December 5, 2012
I've often wondered if churches should have to pay propert taxes, though I do feel that they are more productive than a Costco.
I don't think that the deduction for giving to churches should be done away with.
My concern is with churches that have large, lavish facilities and seem more concerned with their members having a good time on campus than contributing to their community. If these churches can afford to build a movie theater on their campus (like a church in my neighborhood), then surely they can afford to pay property taxes.
Though, like mentioned in the article, even churches like this do charitable work in the community. It's hard to find the proper line between a church being a charity or a church being a recreational facility that also engages in some charitable work.
The question about churches and taxes isn't coming up now because of some need to fundamentally reexamine the question. It's coming up because the secular humanist nation state is financially broke and in the process of collapsing under the weight of its own hubris. Furthermore, it has to claim all power for itself, and cannot tolerate the competition represented by the church. The sad part is how many Christians support it even though virtually everything it does directly violates what the Bible teaches. The Bible that Christians claim to follow.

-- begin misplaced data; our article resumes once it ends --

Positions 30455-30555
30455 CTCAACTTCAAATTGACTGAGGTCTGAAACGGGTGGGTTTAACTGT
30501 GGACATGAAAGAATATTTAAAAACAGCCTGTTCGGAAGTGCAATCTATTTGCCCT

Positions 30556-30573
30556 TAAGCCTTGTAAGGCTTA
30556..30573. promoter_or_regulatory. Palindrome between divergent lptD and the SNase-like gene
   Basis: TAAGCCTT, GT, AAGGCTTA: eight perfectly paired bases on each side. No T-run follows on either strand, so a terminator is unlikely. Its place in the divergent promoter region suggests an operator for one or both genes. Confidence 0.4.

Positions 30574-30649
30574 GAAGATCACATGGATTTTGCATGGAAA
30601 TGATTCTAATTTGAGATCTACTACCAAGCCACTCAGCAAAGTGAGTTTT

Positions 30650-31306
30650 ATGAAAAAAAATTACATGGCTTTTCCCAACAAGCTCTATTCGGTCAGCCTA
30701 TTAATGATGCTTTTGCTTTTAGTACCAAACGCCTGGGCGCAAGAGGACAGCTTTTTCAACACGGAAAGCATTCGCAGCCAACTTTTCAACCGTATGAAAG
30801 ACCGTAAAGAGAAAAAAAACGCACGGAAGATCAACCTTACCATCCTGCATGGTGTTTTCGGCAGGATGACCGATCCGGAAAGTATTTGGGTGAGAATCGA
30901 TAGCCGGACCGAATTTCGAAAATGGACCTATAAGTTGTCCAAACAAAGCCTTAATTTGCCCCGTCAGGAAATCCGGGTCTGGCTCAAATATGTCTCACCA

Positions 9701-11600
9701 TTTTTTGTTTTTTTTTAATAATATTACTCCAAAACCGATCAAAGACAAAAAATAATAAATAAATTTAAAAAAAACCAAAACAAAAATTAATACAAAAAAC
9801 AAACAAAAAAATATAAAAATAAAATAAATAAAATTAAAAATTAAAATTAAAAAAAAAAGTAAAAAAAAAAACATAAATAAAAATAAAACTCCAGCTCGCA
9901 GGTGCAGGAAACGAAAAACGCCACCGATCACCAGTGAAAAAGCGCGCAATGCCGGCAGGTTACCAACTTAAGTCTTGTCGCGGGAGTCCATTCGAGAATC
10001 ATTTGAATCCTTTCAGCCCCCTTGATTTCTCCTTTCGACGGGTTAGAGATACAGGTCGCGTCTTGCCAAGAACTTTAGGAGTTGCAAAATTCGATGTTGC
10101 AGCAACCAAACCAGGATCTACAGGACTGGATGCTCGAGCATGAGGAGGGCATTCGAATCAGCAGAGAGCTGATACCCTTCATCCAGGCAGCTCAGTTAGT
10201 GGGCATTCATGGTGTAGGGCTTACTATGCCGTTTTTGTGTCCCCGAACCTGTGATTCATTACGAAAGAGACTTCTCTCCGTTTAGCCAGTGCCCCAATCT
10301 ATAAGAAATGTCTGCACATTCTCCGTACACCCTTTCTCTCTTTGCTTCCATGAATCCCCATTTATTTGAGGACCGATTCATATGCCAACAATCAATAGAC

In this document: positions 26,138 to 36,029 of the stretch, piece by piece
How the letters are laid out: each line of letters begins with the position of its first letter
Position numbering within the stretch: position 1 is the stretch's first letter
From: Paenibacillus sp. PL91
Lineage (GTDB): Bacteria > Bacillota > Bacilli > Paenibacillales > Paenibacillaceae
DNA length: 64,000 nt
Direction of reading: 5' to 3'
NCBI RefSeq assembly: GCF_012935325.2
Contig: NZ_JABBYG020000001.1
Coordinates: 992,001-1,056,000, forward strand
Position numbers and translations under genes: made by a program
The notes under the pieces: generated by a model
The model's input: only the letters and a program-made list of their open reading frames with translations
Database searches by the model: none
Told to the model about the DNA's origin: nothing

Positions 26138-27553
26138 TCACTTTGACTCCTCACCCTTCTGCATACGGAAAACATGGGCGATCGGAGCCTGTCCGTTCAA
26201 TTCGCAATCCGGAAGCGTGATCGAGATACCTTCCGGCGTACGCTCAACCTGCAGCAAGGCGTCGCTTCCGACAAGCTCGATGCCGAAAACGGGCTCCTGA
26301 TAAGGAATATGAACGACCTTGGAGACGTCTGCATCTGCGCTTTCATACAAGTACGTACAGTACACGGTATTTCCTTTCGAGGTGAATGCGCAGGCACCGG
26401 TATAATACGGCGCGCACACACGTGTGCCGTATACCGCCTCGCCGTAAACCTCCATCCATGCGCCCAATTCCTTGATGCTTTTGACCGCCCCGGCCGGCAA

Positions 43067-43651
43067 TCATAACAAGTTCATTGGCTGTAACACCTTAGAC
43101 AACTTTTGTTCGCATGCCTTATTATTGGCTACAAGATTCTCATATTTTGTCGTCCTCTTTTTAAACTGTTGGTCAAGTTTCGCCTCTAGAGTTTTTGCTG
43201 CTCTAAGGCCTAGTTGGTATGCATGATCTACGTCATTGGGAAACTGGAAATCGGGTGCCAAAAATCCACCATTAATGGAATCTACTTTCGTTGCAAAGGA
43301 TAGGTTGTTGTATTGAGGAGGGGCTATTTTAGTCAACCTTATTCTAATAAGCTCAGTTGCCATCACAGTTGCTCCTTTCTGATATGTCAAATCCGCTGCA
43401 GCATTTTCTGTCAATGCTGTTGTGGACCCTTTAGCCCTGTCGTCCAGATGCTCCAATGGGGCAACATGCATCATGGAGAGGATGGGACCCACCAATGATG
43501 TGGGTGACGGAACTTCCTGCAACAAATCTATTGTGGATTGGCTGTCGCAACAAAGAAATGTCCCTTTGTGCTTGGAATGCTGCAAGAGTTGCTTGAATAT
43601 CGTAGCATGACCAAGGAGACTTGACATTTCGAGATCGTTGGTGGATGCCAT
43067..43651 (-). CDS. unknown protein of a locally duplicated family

It's one thing to talk of this as a matter of civic good or political expediency, and that is a discussion well worth having, but is there a biblical basis for saying churches should not be taxed? None come to mind without a bit of convoluting.
My concern is whether directly or indirectly, churches play a key role in a person's view on politics. And while it certainly doesn't apply to everyone, there are those who, for example, believe, based on the bible and the church teachings, that abortion is wrong and so they vote accordingly which affects everyone and everything related to politics. And like mentioned above, there are churches with ultra-lavish buildings or even churches whose goal is to open up several campuses and the money with which they do this with, while it may be considered offering or what have you, is usually a very large amount. Yet and still, they pay no taxes. And then, regardless of whether or not you're helping your community, some of the practices these churches implement are highly questionable as far as the financial aspect is concerned. If you want to play, it's time to pay.
Why should churches and all non-profits lose their tax-exempt status? Because they are using that advantage to unfairly compete against for profit business. Here is a slew of examples of just one type of instance: using bellfries as cell phone towers.
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